The European Commission is to monitor the internet industry for any cases of blocking or throttling of internet traffic which may jeopardise net neutrality in the region.
Speaking at the launch of the Commission's long-awaited report on net neutrality, digital agenda commissioner Neelie Kroes fell short of criticising the operator practice of traffic management.
Kroes argued that, if used correctly, traffic management can provide an important means of ensuring a smooth service for services like video calls, while causing minimal disruption elsewhere.
"I do not like the blocking or degrading of certain services. But if there is such blocking or degradation, the customer needs to be clearly informed in advance so that they can make an informed choice about the operator that gives them what they want," she told a press conference in Brussels on Tuesday.
"It is clearly not OK to block or degrade lawful services by stealth, without informing the customer."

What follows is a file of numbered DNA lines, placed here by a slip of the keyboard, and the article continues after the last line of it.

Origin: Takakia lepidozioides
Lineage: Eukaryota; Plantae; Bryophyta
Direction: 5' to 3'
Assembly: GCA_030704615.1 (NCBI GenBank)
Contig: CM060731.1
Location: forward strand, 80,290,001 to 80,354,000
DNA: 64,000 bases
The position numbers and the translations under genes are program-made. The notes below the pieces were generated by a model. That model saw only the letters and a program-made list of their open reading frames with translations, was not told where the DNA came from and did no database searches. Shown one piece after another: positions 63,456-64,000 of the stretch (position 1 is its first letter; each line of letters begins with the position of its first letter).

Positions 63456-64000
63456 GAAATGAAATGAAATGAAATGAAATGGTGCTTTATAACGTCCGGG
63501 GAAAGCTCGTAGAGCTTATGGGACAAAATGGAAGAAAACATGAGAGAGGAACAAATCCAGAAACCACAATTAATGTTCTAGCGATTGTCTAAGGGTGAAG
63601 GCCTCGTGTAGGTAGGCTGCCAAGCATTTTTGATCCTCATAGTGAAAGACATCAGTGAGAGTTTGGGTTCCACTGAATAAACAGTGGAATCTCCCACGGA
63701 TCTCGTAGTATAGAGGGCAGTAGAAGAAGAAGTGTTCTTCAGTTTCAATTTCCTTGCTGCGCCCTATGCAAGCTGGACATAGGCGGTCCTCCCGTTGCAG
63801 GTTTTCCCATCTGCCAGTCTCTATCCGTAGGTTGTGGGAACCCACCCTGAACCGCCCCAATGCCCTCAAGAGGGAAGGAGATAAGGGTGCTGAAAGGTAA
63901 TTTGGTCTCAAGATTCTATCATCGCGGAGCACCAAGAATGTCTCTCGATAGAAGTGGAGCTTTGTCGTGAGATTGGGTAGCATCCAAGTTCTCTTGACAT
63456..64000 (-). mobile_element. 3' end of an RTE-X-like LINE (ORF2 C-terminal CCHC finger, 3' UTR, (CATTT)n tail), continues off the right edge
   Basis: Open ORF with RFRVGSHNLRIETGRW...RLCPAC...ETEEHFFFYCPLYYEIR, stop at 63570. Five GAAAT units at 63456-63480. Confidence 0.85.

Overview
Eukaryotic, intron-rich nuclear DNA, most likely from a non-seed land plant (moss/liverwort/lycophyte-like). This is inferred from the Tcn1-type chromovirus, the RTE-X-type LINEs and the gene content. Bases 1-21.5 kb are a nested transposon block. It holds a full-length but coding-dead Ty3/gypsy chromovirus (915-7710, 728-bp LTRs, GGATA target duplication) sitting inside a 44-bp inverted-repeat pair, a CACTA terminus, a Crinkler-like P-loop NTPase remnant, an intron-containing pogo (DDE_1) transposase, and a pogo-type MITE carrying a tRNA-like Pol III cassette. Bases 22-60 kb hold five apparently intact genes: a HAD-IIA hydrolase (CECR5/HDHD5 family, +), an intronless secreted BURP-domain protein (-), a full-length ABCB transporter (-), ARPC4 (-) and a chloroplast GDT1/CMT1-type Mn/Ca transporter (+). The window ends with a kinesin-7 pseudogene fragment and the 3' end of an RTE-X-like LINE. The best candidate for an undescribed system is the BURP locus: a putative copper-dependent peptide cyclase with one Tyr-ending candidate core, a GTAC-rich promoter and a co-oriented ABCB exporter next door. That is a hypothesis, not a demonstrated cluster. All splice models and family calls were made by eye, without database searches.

Kroes argued that the Commission and national telecoms regulators would have to verify claims that some ISPs throttle traffic provided by their competitors to degrade the quality of content, and also claimed that some mobile internet providers block VoIP calls.
At the end of 2011, any operators engaging in such practices will be named and shamed, she added.
"I will be looking particularly closely for any instances of unannounced blocking or throttling of certain types of traffic, and any misleading advertising of broadband speeds," said Kroes.
"If I am not satisfied that consumers can counteract such practices by switching providers, I will not hesitate to introduce more stringent measures. That could be in the form of more prescriptive guidance, or even legislation if it is needed."
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